Those on unemployment? They are unemployed because their employer pays into the system so that they can collect while the world around them is frozen. They will go back to work within the 4 month period that you don't have to look for work because you are going to be called back to work when the world around you thaws. Can you understand that?

The disabled? They probably have someone else cut their holes for them. And they probably have someone to help them with their deer also.

And those that work for cash? Why would you care if someone made a few dollars doing a hobby helping neighbors? The rest are the people in the article who said they had a disability but weren't claiming it, because they couldn't, because they never paid into the system. Don't pay for homeowners insurance and your house burns down, you are out of luck. If you do pay for your homeowners insurance and your house burns down, then the other people who insure with the same company you do, whose houses don't burn down, are going to pick up the tab that WILL BE more than you ever paid for homeowners insurance.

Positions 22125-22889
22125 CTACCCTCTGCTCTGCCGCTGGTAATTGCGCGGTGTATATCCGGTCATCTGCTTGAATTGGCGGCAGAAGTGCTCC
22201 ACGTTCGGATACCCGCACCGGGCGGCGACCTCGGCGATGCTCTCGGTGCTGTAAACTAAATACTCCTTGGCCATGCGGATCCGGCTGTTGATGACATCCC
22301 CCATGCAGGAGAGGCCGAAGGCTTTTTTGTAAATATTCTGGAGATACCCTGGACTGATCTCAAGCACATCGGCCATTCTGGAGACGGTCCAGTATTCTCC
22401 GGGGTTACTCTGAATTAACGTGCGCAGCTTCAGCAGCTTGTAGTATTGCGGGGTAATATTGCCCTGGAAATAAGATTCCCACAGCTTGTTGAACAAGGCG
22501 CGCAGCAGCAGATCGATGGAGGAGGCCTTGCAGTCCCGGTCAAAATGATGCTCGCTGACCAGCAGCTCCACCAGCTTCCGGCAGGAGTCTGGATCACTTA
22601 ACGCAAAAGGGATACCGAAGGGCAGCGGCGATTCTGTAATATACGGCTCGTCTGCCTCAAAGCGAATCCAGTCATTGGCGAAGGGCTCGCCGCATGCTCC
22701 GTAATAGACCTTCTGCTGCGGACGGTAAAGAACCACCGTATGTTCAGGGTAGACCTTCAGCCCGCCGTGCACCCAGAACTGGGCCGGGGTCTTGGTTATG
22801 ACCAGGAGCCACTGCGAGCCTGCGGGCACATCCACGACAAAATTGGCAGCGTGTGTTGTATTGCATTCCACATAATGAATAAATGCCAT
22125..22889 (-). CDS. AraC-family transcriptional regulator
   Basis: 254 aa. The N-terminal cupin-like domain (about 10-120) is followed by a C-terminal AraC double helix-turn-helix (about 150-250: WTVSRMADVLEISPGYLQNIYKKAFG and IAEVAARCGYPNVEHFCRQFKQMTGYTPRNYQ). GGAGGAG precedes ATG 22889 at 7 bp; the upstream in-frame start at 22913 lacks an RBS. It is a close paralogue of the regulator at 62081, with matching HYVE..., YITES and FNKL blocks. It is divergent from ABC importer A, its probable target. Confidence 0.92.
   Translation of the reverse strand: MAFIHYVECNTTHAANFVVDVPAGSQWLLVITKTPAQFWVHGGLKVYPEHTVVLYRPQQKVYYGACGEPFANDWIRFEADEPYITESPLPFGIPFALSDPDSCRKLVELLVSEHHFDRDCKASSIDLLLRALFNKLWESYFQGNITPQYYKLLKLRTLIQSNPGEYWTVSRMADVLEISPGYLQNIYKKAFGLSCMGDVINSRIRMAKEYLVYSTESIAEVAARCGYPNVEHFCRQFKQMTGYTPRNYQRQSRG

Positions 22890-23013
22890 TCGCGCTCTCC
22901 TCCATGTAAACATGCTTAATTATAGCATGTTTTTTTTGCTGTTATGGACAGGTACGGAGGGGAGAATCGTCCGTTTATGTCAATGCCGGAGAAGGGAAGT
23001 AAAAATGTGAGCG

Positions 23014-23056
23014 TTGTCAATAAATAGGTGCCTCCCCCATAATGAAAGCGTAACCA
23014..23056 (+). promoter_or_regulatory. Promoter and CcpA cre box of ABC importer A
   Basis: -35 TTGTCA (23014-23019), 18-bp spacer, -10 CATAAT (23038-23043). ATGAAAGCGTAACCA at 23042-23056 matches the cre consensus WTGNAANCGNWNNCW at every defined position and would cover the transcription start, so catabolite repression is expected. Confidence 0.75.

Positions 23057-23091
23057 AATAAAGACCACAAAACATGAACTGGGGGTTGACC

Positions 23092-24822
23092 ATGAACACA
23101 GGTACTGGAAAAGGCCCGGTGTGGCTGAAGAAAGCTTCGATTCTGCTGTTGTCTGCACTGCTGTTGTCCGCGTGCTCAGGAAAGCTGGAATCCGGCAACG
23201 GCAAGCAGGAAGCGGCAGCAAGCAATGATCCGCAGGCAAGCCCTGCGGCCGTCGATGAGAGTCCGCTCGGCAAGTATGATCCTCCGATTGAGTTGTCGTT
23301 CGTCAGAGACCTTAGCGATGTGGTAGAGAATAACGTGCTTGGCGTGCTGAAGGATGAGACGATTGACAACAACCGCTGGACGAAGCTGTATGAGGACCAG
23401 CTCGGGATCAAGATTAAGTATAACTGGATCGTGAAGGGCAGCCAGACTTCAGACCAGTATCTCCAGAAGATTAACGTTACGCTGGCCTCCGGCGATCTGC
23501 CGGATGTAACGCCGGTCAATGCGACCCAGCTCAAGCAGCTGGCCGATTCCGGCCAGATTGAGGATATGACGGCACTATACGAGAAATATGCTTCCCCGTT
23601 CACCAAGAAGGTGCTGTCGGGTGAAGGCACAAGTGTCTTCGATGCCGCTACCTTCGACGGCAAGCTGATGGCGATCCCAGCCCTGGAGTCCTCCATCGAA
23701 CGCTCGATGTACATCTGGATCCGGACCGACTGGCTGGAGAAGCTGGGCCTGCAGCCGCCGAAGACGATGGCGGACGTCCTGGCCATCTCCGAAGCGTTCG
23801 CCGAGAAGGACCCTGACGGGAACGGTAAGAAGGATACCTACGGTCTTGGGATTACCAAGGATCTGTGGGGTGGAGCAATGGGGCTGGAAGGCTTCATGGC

Is it OK with you that other people pay for your house being burnt down even though you will never be able to pay the insurance company or the other policy holders let alone the CEO and shareholders for what you have taken from them even though they insured you and you paid the premium required?

That is what you and ALL conservatives are saying about the disabled.

And those that can talk themselves into or out of anything given the opportunity, given what the article states and the economy, would you employ anybody that can't lift anything over 10lbs and can't stand for more than an hour? It's not what someone is capable of so much, as it is what people are wanting or needing for employment. Employers aren't going to hire them.

What is your solution? Expand the sales tax to food and clothing? Move to Tennessee if that's what you want!

[Kevin Grand
Tue, 04/11/2017 - 9:24am

This program is mainly a scam and has been clearly documented as such about four years ago by 60 Minutes and a US Sentate Committee on Govermental Affairs.

As a matter of fact, one of the programs rewarded bureaucrats for signing up as many people as they could as a sign of the program's "effectiveness".

That system might work great when you are spending other people's money with little to no regard for accountability.

But with Tax Day looming in just one week, I doubt that you would find very many people who share that sentiment.]